Using data from 3,625 nationally representative surveys, three studies published in Lancet and Lancet Public Health estimated smoking prevalence in 204 countries in men and women ages 15 and over, including age of initiation, associated diseases, and risks among current and former smokers. The studies also included data on the first analysis of global trends in chewing tobacco use.wa 25% age-adjusted rate of use among men over the age of 15 in South Asia, according to a release.
The researchers noted persistently high rates of smoking among young people, with over half of countries worldwide showing no progress in reducing smoking among 15- to 24-year-olds. 89% of new smokers become addicted by age 25. Protecting young people from nicotine addiction during this critical window will be crucial to eliminate tobacco use among the next generation, the researchers suggested.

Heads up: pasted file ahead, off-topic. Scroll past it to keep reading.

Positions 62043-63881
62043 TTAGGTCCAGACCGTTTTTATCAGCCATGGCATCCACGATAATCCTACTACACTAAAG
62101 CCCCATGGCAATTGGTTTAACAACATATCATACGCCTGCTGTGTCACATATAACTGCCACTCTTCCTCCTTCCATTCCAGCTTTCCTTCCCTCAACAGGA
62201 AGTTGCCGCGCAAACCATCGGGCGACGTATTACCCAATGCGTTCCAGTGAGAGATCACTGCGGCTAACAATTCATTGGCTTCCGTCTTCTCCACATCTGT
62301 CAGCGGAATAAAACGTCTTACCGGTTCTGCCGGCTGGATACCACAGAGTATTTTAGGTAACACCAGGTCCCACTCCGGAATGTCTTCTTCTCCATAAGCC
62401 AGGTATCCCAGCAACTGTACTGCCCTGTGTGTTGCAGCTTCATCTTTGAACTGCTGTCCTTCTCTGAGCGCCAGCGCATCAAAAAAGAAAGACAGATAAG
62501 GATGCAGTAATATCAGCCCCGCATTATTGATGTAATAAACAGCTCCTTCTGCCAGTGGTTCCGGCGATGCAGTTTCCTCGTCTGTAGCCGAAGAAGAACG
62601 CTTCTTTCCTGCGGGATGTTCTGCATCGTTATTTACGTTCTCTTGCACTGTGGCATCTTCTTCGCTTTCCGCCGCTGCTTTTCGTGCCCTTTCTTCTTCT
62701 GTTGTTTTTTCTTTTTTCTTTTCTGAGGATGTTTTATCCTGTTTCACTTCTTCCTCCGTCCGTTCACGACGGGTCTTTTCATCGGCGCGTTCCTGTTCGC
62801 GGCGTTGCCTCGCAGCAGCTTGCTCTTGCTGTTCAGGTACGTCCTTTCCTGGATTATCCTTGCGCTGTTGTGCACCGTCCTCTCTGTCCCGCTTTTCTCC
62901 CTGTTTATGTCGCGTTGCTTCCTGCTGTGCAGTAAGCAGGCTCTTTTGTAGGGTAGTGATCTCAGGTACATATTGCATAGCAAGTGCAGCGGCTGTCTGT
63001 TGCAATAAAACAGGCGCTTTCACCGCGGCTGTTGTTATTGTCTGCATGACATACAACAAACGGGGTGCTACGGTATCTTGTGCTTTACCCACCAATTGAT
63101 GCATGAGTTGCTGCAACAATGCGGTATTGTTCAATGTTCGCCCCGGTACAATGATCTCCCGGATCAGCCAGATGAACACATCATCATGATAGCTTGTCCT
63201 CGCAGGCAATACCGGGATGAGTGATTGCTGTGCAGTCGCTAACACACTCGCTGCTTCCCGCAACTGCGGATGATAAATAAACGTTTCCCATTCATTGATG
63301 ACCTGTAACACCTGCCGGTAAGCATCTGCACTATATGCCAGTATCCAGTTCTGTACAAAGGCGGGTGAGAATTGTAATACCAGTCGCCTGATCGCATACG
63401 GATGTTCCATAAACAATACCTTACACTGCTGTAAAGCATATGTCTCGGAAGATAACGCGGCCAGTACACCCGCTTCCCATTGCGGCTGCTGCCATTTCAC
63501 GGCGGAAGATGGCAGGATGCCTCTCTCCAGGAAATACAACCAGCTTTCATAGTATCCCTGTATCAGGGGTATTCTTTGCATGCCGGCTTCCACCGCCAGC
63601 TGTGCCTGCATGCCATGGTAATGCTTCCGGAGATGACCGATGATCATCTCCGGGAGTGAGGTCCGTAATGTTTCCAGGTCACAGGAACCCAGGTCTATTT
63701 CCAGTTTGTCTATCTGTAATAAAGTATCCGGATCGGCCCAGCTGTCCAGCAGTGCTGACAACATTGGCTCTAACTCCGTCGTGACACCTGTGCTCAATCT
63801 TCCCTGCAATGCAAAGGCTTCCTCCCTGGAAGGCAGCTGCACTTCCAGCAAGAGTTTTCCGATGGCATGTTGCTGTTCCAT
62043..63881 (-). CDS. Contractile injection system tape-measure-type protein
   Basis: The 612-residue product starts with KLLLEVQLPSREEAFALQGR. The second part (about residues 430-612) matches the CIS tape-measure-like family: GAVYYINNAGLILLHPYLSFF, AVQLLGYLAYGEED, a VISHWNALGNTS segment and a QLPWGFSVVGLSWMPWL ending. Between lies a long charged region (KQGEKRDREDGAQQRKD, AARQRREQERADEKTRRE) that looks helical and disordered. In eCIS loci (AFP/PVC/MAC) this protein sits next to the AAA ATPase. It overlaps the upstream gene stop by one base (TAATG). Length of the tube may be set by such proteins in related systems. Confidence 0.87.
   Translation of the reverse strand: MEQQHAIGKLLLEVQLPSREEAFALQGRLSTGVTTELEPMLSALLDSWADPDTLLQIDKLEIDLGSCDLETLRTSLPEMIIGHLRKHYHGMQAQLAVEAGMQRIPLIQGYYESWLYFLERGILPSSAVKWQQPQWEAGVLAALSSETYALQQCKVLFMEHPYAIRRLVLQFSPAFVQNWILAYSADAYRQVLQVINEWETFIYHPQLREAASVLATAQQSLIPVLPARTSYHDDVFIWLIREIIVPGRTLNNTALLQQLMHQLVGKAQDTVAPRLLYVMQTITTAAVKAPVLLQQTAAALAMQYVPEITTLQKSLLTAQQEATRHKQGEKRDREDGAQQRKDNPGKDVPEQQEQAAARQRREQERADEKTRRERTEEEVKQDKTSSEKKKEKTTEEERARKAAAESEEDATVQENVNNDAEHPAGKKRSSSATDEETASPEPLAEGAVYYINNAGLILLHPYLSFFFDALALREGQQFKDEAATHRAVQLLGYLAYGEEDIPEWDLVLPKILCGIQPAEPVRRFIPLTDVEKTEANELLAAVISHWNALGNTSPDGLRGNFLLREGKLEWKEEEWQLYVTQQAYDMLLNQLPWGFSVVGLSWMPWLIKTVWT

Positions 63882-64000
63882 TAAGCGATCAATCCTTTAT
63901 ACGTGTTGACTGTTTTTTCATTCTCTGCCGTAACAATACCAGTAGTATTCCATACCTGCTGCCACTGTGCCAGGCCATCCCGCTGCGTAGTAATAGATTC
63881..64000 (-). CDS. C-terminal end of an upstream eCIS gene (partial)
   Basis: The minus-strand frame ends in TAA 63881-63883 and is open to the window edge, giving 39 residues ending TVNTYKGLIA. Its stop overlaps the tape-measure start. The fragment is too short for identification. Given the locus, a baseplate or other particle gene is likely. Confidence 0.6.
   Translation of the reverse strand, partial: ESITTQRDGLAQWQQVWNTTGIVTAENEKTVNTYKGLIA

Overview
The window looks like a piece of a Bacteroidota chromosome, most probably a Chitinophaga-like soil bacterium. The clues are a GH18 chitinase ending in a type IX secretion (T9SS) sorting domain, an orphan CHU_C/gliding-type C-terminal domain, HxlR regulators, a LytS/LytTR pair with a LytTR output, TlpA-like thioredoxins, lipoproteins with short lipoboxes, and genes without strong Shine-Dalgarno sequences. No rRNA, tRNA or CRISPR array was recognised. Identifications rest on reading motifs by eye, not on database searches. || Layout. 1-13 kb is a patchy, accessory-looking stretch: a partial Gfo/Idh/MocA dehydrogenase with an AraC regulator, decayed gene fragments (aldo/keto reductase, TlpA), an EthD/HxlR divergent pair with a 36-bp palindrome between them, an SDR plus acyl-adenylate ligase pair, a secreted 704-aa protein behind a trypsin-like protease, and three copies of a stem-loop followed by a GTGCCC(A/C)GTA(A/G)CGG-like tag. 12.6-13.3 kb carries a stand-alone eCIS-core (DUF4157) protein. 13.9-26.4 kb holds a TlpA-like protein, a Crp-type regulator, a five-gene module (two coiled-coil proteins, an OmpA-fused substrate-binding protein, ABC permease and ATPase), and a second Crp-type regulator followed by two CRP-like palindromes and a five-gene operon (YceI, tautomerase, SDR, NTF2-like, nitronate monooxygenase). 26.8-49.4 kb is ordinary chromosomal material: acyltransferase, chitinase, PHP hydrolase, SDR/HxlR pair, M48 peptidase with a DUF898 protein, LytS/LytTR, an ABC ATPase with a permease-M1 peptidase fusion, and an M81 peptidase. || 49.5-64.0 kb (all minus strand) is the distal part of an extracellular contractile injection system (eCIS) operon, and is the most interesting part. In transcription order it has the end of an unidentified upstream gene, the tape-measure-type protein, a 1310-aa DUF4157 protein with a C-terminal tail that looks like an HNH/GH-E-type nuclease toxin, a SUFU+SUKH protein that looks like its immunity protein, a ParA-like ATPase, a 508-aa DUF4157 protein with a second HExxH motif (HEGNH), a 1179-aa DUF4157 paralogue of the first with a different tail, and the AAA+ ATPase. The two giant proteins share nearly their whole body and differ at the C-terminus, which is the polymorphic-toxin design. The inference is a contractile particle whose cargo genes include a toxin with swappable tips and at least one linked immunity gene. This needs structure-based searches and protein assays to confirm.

The IHME is an independent global health research center at the University of Washington, Seattle. The results were announced ahead of World No Tobacco Day on 31 May.
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